What's not commonly known, however, is that Brailer had been advising the Bush administration on a bold new federal health IT policy initiative for more than a year before being named to head the ONC. A successful health IT entrepreneur with a doctorate in economics from the Wharton School, Brailer started wonking for the feds soon after his 2003 sale of CareScience, a Philadelphia-based healthcare analytics firm he founded.
Even lesser known and more surprising, given Brailer's libertarian leanings, was that he had asked for $17 billion to set up a national IT assistance program for providers. His initiative would have been different from the “Frankenstein created from our ideas” that would later emerge as the meaningful-use program, Brailer said recently.
His HIT funding plan was fiscally and philosophically dead on arrival, so Brailer soldiered ahead, deflecting numerous calls for federal IT support in favor of market-based initiatives, even though multiple surveys of providers in those days found that the high cost of EHR systems was the biggest deterrent to their adoption.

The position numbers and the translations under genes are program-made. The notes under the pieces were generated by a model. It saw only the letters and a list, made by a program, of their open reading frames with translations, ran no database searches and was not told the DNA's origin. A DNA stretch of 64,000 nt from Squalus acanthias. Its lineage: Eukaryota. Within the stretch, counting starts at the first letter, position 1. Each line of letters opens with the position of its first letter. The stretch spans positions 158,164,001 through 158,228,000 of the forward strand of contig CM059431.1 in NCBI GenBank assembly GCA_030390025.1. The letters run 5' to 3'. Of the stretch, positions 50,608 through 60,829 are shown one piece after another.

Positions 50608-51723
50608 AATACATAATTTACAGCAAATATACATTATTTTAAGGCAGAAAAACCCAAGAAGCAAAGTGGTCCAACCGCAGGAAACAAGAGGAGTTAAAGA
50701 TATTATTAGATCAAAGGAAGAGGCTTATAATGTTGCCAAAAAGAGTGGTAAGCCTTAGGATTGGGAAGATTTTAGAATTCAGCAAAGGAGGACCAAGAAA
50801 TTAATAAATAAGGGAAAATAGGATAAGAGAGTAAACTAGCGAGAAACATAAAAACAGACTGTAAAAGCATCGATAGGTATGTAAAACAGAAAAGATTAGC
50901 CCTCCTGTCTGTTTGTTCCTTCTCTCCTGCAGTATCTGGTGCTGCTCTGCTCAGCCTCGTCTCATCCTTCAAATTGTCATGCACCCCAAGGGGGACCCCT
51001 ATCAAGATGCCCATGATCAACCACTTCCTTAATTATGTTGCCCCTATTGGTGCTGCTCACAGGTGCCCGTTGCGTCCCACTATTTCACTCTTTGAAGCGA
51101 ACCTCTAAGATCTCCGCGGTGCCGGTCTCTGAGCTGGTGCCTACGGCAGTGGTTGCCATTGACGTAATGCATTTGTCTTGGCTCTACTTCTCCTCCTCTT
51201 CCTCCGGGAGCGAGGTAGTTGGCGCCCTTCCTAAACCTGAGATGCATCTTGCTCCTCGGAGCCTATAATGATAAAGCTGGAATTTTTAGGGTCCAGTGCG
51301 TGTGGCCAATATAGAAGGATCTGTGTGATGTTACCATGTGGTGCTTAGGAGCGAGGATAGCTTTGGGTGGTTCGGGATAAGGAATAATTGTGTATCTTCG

His 54-page white paper in April 2004, “Policy Options For Improving Health Care Quality and Efficiency Through Adoption of Interoperable Electronic Health Records,” written under contract for HHS, outlines where he thought the healthcare industry should go and what role the government might have in moving it in that direction. To read more on Brailer's conversation with Modern Healthcare, see our April 7, 2014 issue.
Follow Joseph Conn on Twitter: @MHJConn